The federal government now aims to resettle 25,000 Syrian refugees by the end of February 2016, missing its initial year-end deadline by two months.
According to Health Minister Jane Philpott, chair of a special committee coordinating the government’s Syrian resettlement effort, a minimum of 10,000 Syrian refugees will arrive in Canada by Dec. 31; the remaining 15,000 will follow by the end of February 2016.
Fifteen thousand refugees will arrive as government-assisted refugees, while 10,000 will arrive through private sponsorship.
Initial target proved too ambitious
John McCallum, the Minister of Immigration, rejected suggestions from reporters that security concerns factored into this decision. “This is a happy day and this is an important day for Canada,” he said. “Yes, we want to bring them fast, but we also want to do it right.”
Minister McCallum and government officials both said the government’s initial year-end deadline was revised to ensure communities in Canada were ready to deal with the influx of refugees, as well as in response to the need to identify refugees for resettlement.
Both also sought to allay security and health concerns. “We will not compromise the quality of the security work that must get done,” said Public Safety Minister Ralph Goodale.
All Syrian refugees will undergo rigorous security and health screening processes. If there are any concerns at any point, the file will be set aside for potential future consideration, said Goodale.
Priorities on eligible Syrian refugees remain
To be eligible for resettlement under this program, refugees must be either Syrian nationals or stateless persons who are former residents of Syria.
Canada will only consider Syrians located either in Lebanon, Jordan or Turkey. Refugees must be registered either with the United Nations Refugee Agency (UNHCR) or the Turkish government.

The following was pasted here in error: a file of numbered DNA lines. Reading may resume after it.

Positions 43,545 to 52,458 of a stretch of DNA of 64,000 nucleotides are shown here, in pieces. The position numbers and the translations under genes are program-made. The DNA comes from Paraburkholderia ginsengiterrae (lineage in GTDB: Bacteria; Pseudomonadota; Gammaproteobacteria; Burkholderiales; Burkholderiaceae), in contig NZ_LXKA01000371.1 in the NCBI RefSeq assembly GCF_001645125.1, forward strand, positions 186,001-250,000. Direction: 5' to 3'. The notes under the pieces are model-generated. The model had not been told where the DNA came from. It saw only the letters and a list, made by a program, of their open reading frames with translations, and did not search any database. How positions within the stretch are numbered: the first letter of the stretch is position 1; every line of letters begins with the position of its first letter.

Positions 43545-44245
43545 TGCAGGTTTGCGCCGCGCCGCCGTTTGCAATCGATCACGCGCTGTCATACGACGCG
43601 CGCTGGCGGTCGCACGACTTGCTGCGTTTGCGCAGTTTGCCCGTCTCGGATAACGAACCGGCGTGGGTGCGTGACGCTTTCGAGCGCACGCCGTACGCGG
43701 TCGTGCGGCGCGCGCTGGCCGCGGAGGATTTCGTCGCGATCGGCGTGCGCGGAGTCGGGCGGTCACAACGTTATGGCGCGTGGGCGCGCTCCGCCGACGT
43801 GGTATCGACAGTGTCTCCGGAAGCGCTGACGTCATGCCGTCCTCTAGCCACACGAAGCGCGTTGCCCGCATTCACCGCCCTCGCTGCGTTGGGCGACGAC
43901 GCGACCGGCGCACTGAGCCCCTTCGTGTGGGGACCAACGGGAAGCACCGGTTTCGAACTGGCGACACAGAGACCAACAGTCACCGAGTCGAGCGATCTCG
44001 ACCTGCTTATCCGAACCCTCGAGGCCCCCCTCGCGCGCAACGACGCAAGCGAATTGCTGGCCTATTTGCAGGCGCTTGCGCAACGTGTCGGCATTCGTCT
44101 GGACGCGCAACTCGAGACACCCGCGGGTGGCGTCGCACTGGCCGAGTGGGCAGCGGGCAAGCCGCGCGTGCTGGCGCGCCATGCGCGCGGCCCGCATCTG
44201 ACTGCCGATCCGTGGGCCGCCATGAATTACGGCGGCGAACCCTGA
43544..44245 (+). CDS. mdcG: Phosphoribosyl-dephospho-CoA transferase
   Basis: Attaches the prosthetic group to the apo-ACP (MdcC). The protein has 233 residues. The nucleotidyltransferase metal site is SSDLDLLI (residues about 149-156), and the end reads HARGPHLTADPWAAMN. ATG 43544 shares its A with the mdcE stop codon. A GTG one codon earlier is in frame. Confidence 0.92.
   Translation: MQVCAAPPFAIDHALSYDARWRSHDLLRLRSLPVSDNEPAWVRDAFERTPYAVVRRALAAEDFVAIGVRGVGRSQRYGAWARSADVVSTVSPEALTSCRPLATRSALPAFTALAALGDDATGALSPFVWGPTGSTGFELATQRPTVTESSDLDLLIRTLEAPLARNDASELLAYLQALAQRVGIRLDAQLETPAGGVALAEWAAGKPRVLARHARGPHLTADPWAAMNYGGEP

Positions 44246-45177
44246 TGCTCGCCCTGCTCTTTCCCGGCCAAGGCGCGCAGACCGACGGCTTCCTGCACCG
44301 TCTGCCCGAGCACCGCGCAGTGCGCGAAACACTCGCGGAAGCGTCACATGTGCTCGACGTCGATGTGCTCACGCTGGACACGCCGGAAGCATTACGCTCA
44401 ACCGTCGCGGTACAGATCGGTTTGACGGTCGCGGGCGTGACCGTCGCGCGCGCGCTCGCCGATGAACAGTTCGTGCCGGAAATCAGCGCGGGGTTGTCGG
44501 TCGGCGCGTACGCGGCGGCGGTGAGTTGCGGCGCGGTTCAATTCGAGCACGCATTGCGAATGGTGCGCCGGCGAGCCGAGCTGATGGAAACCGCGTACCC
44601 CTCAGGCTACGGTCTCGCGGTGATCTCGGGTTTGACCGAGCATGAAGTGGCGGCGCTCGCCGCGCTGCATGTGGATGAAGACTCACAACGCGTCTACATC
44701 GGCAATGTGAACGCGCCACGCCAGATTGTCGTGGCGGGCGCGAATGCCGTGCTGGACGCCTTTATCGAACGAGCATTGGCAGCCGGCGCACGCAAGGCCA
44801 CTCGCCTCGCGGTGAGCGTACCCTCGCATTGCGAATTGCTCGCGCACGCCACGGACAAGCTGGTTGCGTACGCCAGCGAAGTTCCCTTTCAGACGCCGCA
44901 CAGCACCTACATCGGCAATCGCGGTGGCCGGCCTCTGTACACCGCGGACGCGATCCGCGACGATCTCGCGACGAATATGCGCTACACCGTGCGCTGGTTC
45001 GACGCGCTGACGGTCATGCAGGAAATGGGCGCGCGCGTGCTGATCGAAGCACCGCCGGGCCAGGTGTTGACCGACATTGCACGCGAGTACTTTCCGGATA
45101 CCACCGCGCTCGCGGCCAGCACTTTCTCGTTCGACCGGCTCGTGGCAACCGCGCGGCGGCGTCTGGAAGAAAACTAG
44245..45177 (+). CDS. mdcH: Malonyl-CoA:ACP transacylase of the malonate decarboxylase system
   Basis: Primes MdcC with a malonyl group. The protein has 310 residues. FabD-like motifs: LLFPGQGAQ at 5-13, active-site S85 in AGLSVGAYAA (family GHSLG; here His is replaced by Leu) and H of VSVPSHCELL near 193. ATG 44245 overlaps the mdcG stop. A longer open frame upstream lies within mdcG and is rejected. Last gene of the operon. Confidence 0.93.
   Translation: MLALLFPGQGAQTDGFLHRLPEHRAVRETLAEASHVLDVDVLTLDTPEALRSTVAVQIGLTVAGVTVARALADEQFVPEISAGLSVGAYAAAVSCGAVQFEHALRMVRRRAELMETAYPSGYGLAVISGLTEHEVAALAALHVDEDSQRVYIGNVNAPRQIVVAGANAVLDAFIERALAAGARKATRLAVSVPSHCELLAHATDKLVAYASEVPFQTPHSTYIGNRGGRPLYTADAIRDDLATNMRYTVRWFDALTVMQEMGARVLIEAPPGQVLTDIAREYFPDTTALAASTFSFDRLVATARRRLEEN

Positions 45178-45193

In terms of government-assisted refugees, certain groups will continue to be prioritized as they have been for the past several years. These include:
- Complete families, whatever their composition;
- Women at risk;
- Members of the lesbian, gay, transsexual, bisexual or intersex (LGBTI) community;
- Single adult men, if they are identified as a member of the LGTBI community, or if they are accompanying their parents as part of a family.
Officials confirmed while unaccompanied men may still be resettled, they will not be prioritized.
These priorities don’t apply to privately sponsored refugees.
Settlement challenges still to be addressed
Ministers and officials both highlighted the considerable settlement needs that will need to be addressed, including housing and psychosocial supports.
Government officials will hold a workshop this weekend with settlement service providers and municipalities from across Canada to discuss how to meet those challenges and what additional resources might be required.
The government has already announced it will spend $678 million over six years to expedite the resettlement of refugees and support their integration in Canada. Between $325 million and $377 million will be directed toward refugee settlement and integration.